Published: 09:01, 15 April 2019
| Updated: 13:17, 15 April 2019
Brexit contingency plans have led to thousands of rare orchids being uprooted by Kent County Council to make way for a drainage ditch.
Around 17,000 plants were bulldozed by Kent County Council as part of preparations for a No Deal Brexit.
Volunteers had maintained the orchids at Blue Bell Hill Roadside Nature Reserve for 15 years.
The ditch was created in the event of flooding if queues built up on the road towards Dover. It could take more than eight years for the flowerbed to be restored.
Kent County Council has promised to meet the costs of replanting the orchids.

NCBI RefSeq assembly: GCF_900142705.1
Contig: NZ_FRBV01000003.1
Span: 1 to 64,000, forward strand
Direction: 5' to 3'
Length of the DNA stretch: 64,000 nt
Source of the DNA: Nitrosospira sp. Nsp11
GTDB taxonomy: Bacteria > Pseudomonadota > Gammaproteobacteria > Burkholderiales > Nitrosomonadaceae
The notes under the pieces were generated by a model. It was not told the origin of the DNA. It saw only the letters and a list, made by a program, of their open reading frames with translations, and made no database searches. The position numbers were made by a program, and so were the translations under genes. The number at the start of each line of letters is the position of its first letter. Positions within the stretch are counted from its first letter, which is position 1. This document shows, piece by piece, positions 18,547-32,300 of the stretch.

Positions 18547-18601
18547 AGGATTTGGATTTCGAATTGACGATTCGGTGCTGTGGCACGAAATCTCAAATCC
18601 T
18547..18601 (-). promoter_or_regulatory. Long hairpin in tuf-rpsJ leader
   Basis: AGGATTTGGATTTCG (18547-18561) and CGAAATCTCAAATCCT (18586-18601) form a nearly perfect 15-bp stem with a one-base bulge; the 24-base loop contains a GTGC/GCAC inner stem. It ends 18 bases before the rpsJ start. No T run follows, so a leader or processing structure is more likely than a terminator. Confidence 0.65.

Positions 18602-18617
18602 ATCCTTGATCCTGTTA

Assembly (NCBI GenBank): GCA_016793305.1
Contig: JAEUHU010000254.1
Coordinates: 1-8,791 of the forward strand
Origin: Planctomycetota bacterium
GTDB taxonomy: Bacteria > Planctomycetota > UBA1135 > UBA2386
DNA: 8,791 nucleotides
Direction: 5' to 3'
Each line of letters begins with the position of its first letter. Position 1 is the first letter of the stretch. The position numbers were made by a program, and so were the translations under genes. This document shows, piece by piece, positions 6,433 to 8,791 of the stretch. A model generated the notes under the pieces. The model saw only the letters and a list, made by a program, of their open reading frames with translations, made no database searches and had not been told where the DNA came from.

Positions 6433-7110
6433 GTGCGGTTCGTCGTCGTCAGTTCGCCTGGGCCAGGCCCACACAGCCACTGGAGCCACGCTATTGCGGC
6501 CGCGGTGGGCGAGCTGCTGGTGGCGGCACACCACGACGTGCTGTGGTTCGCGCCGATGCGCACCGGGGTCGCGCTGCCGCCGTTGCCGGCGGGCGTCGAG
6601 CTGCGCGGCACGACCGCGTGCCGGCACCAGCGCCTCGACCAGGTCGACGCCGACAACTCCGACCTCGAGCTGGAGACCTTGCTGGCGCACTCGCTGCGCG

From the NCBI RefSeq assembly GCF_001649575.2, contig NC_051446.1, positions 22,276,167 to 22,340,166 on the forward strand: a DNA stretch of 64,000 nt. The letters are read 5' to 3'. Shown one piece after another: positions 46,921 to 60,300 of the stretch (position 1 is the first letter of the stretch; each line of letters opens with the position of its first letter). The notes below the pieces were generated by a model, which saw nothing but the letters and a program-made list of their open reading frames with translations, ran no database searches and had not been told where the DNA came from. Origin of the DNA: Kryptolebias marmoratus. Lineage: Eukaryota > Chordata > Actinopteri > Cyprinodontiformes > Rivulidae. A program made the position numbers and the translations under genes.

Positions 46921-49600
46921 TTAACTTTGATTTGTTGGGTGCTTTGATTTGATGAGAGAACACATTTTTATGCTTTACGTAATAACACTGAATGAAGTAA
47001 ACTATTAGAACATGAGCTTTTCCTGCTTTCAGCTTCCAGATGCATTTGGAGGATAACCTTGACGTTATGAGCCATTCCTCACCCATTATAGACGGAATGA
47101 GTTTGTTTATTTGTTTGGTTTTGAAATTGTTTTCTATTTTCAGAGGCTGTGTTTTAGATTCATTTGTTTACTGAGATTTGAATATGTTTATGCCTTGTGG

The Kent Wildlife Trust said: "Following discussions with Kent County Council we will be working together to restore the Bluebell Hill Roadside Nature Reserve over the next few weeks.
"This work needs to be done sensitively by hand and KCC will be funding equipment, tools and refreshments for staff and volunteers to join in this effort.
"This has been a devastating and upsetting event but we are pleased that KCC have recognised this and reacted swiftly to help us put it right."
A Kent County Council spokesman said: "Drainage works were required to improve the existing system to prevent flooding and aquaplaning on the A229.
"We have met with the Kent Wildlife Trust and will be funding remediation works alongside discussions about the long-term management of the site."